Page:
In the procedure, the physician makes a small cut in the groin area through which to insert the catheter. The physician threads the catheter to the left atrium of the heart. Then he/she creates a puncture in the wall that separates the left and right sides of the heart. The puncture provides access to the left atrium. The cryoballoon catheter is introduced into the left atrium. The physician inflates the balloon and moves it to the opening of the pulmonary vein. The goal is to close off the opening of the pulmonary vein completely, which stops the flow of blood between the atrium and the vein (this is called occlusion). Once occlusion is confirmed, the physician introduces liquid refrigerant into the balloon. The refrigerant evaporates and removes heat from the heart tissue at the opening of the pulmonary vein where the balloon is in contact with it. As a result, the tissue is scarred and may no longer spread the electrical currents that cause atrial fibrillation.
Catheter ablation may treat atrial fibrillation. In combination with a complete program of treatment, catheter ablation may improve your quality of life and eliminate or reduce the unpleasant symptoms of atrial fibrillation like shortness of breath, fatigue, or weakness. Some patients may require more than one catheter ablation procedure. In some cases, patients may not require further drug treatment after receiving a catheter ablation procedure. Be sure to speak with your doctor about your condition. The procedure may be an effective way to treat atrial fibrillation, improving patients’ quality of life.
As with any medical procedure, there are benefits and risks with catheter ablation. Less than five out of every 100 people who have the procedure develop one of these risks. Some of the risks include stroke, pericardial tamponade, narrowing of pulmonary veins, damage to the blood vessels in your groin area, and a serious but extremely rare risk of atrio-esophageal fistula. Other risks include irritation, infection, or bleeding occurring where the catheter was inserted; the heart could be punctured; fluid may build up around the heart, or in rare cases death may occur.
Remember to talk to your doctor about all benefits and risks that are specific to your condition, and any concerns or questions you have. Although many patients benefit from catheter ablation, results may vary. Your doctor can help you decide if it is right for you.
Read about the experiences of people who have received catheter ablation for atrial fibrillation. You’ll learn first-hand what life was like for these particular patients, both before and after their procedures.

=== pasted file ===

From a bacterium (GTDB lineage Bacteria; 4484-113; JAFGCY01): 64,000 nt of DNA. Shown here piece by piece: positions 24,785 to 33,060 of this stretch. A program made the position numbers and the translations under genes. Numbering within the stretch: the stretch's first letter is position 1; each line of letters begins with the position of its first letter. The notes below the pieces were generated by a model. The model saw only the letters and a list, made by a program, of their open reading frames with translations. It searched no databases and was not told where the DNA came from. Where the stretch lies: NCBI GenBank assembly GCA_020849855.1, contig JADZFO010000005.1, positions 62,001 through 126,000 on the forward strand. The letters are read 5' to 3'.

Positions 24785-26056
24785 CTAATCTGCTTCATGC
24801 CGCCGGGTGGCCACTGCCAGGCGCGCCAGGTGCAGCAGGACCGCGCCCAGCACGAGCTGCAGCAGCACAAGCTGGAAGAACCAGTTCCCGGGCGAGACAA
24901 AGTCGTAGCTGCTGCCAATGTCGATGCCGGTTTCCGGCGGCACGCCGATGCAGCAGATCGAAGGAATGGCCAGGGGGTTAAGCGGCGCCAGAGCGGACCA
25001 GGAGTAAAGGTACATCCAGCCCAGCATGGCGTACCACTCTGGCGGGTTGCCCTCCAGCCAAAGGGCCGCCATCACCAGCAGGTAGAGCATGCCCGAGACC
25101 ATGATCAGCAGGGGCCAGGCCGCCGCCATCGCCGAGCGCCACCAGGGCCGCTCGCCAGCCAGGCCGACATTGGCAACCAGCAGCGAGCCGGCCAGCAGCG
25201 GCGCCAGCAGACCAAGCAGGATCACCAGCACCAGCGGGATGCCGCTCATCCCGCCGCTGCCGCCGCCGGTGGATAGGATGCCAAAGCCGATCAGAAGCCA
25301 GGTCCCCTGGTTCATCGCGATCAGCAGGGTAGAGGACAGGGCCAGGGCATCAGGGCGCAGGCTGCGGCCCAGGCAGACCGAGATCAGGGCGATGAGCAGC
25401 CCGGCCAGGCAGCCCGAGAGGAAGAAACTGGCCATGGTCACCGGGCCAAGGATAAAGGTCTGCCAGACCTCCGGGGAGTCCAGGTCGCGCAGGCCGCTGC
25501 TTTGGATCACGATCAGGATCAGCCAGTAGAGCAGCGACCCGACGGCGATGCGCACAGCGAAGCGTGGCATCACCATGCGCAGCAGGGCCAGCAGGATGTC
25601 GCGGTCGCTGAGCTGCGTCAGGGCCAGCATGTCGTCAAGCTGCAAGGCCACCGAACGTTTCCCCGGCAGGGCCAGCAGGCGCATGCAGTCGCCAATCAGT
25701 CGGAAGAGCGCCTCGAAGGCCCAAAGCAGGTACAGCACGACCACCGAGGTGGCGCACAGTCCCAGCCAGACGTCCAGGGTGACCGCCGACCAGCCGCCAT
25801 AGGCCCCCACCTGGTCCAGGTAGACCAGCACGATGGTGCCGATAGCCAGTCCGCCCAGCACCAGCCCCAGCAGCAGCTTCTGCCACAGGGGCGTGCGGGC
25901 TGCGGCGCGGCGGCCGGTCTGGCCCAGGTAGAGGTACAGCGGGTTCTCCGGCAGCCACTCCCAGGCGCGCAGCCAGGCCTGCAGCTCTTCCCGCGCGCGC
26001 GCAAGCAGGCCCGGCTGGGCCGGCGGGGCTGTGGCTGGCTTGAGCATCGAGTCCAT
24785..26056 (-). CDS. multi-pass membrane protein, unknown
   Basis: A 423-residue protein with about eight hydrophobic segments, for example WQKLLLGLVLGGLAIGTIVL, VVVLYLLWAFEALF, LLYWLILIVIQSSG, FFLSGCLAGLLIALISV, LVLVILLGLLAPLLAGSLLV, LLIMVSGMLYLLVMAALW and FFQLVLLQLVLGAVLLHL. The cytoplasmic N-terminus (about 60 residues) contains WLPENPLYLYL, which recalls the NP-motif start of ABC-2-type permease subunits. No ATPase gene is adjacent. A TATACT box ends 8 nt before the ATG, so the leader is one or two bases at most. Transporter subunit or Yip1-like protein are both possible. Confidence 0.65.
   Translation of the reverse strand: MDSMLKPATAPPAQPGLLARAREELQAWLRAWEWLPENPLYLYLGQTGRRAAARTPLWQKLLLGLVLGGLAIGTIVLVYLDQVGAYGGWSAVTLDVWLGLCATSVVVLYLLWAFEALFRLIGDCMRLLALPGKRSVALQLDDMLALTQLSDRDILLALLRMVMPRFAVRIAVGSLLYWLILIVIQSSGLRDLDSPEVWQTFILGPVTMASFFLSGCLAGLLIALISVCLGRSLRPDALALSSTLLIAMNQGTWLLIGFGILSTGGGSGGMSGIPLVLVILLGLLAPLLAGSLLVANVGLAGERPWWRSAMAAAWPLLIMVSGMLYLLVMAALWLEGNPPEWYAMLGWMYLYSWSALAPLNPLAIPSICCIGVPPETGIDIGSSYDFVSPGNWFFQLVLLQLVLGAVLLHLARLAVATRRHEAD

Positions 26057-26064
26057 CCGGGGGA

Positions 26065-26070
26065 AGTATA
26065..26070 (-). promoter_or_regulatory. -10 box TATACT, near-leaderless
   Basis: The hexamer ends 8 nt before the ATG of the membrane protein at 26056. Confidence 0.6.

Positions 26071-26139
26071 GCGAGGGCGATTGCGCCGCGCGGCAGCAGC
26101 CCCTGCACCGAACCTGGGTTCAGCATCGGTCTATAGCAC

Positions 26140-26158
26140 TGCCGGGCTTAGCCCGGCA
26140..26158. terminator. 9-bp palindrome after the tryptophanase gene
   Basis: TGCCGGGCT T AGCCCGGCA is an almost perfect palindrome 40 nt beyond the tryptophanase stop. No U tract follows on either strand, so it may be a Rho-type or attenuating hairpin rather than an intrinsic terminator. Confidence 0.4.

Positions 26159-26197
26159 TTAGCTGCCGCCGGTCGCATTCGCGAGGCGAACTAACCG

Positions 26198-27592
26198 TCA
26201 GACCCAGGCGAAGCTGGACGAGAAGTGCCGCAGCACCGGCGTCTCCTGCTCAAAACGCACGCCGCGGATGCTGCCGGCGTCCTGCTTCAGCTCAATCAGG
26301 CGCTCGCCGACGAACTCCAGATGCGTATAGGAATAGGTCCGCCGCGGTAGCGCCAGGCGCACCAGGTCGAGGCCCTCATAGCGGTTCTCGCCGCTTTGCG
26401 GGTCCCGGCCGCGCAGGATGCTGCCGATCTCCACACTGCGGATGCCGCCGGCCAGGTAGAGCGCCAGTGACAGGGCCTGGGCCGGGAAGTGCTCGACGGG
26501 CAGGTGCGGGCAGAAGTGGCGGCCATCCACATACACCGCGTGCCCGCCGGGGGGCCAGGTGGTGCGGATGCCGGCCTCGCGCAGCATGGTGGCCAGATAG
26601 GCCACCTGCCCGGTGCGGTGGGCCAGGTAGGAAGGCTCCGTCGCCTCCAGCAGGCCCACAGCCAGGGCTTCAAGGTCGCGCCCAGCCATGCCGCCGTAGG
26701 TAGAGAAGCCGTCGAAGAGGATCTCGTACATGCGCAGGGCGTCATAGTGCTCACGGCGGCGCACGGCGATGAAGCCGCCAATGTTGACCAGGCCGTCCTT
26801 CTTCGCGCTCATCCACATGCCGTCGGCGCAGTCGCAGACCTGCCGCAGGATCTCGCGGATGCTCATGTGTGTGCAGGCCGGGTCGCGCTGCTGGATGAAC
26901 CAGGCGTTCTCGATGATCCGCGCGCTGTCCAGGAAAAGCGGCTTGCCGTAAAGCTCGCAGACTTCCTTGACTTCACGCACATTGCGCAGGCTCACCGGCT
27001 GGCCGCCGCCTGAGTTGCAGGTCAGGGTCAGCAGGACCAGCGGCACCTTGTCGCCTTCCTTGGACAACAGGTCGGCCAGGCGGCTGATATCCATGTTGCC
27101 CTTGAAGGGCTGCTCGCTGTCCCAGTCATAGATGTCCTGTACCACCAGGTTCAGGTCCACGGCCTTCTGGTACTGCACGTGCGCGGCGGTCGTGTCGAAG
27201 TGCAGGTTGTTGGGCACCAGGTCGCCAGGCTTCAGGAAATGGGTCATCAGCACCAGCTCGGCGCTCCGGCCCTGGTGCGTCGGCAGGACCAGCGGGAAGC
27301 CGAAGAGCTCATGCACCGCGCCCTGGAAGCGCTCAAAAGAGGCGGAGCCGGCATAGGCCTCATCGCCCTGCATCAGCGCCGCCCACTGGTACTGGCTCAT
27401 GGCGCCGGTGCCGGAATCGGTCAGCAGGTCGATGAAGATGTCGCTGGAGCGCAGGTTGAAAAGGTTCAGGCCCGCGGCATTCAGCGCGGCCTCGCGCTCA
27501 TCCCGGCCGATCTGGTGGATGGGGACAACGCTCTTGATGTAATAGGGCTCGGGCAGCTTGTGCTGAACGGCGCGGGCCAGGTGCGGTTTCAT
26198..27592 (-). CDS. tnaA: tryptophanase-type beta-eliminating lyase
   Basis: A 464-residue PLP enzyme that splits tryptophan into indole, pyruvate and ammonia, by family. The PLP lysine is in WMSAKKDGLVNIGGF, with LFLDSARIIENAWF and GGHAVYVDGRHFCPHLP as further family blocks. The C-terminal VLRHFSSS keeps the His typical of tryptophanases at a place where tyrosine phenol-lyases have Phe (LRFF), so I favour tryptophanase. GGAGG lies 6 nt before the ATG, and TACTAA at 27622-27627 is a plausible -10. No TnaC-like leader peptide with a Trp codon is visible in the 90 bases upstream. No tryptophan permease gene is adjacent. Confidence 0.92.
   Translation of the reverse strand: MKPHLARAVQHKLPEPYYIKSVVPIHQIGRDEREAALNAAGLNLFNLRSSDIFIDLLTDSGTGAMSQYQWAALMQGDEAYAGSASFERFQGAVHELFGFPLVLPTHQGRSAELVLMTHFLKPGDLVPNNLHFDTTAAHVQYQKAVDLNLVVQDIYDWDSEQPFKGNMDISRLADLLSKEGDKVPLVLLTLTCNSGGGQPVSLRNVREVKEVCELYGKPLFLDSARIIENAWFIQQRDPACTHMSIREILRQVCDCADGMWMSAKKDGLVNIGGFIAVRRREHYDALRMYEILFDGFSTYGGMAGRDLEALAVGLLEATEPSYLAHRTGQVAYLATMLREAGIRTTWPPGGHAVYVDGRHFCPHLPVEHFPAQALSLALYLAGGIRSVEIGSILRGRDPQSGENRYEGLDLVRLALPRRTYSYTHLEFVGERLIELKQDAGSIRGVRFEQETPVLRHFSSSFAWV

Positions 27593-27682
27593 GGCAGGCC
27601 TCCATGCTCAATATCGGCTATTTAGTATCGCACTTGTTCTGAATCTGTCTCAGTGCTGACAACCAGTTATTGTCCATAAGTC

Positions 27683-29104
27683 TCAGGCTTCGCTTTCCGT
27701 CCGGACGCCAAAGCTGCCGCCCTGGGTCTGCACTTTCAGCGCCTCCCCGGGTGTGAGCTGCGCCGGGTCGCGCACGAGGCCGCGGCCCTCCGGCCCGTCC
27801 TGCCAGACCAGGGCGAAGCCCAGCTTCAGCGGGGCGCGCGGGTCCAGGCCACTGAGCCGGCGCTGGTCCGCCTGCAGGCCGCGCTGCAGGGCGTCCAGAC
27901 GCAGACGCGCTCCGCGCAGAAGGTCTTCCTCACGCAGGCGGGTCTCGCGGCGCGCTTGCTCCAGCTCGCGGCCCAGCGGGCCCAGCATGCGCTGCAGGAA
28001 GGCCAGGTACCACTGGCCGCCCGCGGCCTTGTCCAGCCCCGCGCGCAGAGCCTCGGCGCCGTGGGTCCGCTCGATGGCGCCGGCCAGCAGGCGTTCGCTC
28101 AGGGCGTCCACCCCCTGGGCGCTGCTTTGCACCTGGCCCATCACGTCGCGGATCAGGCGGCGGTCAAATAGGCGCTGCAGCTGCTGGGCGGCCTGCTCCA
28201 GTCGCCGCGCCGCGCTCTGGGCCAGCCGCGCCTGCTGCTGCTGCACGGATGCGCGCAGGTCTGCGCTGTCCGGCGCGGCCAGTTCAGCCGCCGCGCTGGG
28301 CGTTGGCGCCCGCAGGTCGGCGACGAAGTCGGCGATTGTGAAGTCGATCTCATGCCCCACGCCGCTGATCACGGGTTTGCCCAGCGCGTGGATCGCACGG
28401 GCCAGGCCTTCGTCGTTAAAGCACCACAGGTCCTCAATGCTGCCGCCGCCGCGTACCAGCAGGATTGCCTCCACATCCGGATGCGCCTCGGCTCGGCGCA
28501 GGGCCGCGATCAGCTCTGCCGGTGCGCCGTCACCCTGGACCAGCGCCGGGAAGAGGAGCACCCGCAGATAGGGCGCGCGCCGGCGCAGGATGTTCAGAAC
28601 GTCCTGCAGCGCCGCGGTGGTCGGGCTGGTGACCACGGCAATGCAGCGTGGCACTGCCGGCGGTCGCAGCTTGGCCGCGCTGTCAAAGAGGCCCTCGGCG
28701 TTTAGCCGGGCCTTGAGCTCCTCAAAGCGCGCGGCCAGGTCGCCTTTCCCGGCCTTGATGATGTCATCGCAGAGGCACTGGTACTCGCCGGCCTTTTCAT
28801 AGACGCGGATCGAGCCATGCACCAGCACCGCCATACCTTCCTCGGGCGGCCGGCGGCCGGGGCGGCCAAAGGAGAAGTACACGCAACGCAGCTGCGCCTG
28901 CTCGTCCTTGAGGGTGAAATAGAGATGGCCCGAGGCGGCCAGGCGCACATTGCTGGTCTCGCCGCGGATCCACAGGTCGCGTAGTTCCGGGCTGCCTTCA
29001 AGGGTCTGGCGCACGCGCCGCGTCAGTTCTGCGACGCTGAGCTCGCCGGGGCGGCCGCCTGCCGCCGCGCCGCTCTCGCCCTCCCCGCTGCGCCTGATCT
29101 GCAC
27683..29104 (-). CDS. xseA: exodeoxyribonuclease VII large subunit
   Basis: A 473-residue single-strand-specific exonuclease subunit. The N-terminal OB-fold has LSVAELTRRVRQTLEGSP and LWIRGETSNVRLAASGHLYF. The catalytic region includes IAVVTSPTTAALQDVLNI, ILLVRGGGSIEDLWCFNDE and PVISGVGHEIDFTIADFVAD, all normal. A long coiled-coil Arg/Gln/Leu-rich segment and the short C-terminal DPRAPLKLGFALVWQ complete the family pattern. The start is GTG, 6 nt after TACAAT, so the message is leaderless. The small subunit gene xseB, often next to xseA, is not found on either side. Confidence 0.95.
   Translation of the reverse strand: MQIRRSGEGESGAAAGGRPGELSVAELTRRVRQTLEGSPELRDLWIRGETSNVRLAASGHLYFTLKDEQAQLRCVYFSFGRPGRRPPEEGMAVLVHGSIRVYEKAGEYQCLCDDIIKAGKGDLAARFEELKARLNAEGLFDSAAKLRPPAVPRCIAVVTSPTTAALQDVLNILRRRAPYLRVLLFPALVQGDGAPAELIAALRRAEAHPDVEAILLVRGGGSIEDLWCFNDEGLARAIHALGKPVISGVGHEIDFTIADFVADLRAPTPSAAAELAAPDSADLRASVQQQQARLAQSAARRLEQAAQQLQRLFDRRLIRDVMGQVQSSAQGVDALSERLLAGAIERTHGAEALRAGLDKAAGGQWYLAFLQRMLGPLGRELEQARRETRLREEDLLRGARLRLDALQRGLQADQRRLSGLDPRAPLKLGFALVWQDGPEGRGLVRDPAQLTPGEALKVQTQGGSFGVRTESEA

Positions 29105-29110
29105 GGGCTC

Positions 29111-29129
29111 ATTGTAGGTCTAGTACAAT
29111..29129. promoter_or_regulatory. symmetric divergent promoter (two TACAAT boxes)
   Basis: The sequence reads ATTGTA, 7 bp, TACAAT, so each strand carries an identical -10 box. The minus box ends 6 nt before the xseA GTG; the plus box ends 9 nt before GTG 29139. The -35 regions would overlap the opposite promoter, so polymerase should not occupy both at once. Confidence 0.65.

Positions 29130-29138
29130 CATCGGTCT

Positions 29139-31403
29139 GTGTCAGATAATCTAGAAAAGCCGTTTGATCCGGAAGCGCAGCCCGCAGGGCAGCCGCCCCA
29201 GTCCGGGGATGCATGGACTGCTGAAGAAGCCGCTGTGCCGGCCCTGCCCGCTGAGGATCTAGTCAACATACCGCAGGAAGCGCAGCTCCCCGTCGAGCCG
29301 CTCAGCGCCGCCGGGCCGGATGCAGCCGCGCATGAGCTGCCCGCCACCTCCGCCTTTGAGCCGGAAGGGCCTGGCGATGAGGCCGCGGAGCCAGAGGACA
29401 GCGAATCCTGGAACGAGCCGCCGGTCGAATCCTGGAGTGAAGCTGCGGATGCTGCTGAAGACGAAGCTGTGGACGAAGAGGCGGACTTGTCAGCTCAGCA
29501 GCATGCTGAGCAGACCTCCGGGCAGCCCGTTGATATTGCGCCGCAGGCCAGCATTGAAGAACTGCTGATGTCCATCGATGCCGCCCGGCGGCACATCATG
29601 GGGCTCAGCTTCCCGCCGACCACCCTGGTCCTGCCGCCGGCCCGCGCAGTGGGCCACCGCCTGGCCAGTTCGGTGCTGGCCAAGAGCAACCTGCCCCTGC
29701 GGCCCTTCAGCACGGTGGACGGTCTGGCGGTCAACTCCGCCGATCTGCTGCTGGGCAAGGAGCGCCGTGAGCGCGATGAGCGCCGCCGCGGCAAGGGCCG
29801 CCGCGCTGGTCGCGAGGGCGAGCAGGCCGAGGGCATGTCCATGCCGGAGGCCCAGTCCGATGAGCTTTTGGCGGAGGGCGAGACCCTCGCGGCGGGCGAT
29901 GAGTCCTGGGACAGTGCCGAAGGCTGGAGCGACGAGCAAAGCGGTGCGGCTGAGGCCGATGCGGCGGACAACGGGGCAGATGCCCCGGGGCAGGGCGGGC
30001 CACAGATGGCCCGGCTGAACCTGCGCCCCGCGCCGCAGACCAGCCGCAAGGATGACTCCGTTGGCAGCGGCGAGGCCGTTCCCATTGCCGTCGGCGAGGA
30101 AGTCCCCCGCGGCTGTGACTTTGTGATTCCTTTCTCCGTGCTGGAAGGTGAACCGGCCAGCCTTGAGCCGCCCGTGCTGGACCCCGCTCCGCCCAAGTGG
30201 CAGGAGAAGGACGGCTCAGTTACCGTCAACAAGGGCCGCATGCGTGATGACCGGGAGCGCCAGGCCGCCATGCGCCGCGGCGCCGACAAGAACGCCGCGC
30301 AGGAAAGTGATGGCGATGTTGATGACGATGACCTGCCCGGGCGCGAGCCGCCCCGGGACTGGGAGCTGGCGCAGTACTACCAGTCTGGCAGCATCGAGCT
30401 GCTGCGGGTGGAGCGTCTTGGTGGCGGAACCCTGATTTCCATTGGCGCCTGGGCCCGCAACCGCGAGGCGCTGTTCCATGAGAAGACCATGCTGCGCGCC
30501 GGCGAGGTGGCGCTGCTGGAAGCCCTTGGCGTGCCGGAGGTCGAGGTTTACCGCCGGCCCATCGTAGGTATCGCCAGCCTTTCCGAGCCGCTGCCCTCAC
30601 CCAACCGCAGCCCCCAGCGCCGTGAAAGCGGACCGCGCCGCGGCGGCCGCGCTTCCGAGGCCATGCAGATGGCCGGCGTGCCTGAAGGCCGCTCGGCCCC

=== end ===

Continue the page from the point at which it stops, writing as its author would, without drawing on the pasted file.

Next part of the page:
As a real estate investor with a passion for sailing, Anton needed to be alert, healthy and ready to move whenever the wind changed direction, on the market or on the water. Long solo sailing trips on the open ocean were a regular part of his life, but troubling signs of a heart problem added an unwelcome element of danger in recent years. After several episodes of an irregular heartbeat, weakness and shortness of breath over a period of half a year, Anton was diagnosed with Paroxysmal Atrial Fibrillation (PAF).
Dick has always led an active lifestyle including competitive tennis, golfing, and biking. He was not ready to let the diagnosis of atrial fibrillation to slow him down at age 70. Dick was prescribed AF medication to treat his AF, but he wanted a more permanent solution.
Gordy remembers when his heart palpitations started over 10 years ago. His heart would pound rapidly for a few beats or a few minutes, then stop by itself. “I could even feel the racing pulse in my finger tips,” described Gordy, age 74. “The episodes gradually became more frequent, lasted longer, and often woke me up at night.” Even though Gordy is a pathologist, a doctor specializing in diseases, it took a heart doctor friend to convince him to have some tests.
As a physician himself, Jay is very aware of every abnormal heartbeat and was diagnosed with AF at age 55. “Medication reduced the number of AF episodes at first” but left Jay with no energy or interest in doing anything else. Jay and his heart specialist discussed a catheter ablation procedure as an alternative to medication for treating AF.
Medtronic Inc., Arctic Front Cardiac CryoAblation Catheter clinical reports, in support of FDA premarket approval.
This website is intended to be educational and is not to be used as a diagnostic tool. It is not intended to replace the information provided to you by your healthcare providers and does not constitute medical advice. The information may not be directly applicable for your individual clinical circumstance. Please talk with your doctor about diagnosis and treatment information.